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Laptops stolen, bags left on a train, discs lost in the post….the myriad ways in which confidential customer and business information can be lost or stolen are as nothing when the possibility of cyber theft comes into play. But whilst some organisations might argue that the physical theft of data is down to the carelessness of one individual, there is no escaping the fact that when company data is breached the fault can be laid squarely at the door of the culture of the company itself.
Actually, regardless of who loses out in the blame game, even the theft of physical data from laptop or disk is also symptomatic of company failings. Had the organisation genuinely cared for the confidential nature of its data and engaged its employees in that belief then laptops, data sticks and the like would not be travelling around the world with gay abandon.
Regardless of previous high profile cases, irrespective of consumer and press backlash, it seems as though organisations are still leaving themselves open to data theft. The latest cyber attack on eBay is perhaps the most breathtaking so far with data in respect of up to 145 million customers potentially having been stolen but whether the data relates to one individual or one million individuals is only a matter of scale; the underlying culture is the same in both cases.
When organisations talk about customer care, about creating a great customer experience, how deep does that belief run? Is customer care about frontline staff being taught to wish the customers ‘a nice day’? Is customer care perhaps about rearranging work duties so that call handlers can ‘take ownership’ of a customer query? Is customer care about consulting with customers on whether a particular product would look better in blue or in red?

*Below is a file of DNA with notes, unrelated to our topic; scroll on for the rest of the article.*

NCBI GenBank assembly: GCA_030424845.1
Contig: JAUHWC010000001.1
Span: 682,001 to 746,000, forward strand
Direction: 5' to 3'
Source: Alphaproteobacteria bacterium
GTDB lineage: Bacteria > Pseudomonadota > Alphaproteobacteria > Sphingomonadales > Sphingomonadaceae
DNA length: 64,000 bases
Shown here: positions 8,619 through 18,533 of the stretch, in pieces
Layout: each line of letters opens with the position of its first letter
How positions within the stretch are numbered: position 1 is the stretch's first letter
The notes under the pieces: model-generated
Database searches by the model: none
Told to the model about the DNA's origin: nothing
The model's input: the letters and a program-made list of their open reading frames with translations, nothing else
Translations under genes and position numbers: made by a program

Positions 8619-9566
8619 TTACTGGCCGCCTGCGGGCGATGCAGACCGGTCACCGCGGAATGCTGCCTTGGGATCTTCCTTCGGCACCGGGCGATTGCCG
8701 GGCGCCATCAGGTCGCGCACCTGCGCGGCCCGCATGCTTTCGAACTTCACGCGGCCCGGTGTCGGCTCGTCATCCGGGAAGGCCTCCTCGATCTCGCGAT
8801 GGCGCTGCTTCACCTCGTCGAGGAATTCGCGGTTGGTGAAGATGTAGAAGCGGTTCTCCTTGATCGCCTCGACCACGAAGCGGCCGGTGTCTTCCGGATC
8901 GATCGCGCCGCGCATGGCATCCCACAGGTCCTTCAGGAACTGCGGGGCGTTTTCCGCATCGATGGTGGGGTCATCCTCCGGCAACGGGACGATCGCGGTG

To be quite honest, all that is just froth on the top of the organisation. True customer care comes from a belief that every person and every process within the organisation is only there for and because of customers. True customer care informs the behaviours of every single individual; whether they be customer facing or so far back office that they never see a customer from one end of their career to the other. True customer care is not just about seeking to create an exceptional experience for customers it is also about respect for the person and privacy of those customers.
Those organisations which truly embrace customer care don’t just gain loyal customers in return, they also gain trust. And that trust is worth far more to the long term stability of the organisation than any passing ‘customer care’ programme. When your customer trusts you, they will turn to you first in every instance. When your customer trusts you, they will follow you through every business iteration; and when you branch out into new offerings, your trusting customers will follow.
Short of actively publishing customer data yourself, allowing data to be lost or stolen is one of the most fundamental ways to show customers that they can’t trust you. When you lose data, it costs you far more than any fine which may be imposed by the information commissioner. It loses trust. Yes we know that hackers can be immensely resourceful in their search for data, but that doesn’t excuse organisations from not taking every step they can to protect the information with which they have been entrusted. Yes we know that customers don’t help themselves by using the same password on multiple sites but that doesn’t mean that organisations should allow customers to use simple, easy to hack, passwords on unencrypted open systems.
The choice is simple. Do we want to build a trusting and loyal customer base by embedding customer care in every business process or are we prepared for our business to haemorrhage existing and potential customers? As the Information Commissioner, Christopher Graham, says on his blog:
“Responsible companies have got to act to keep their customer information safe, and if they don’t, they’ll find they’re not just in trouble with the Information Commissioner, but they’re in trouble with customers too.”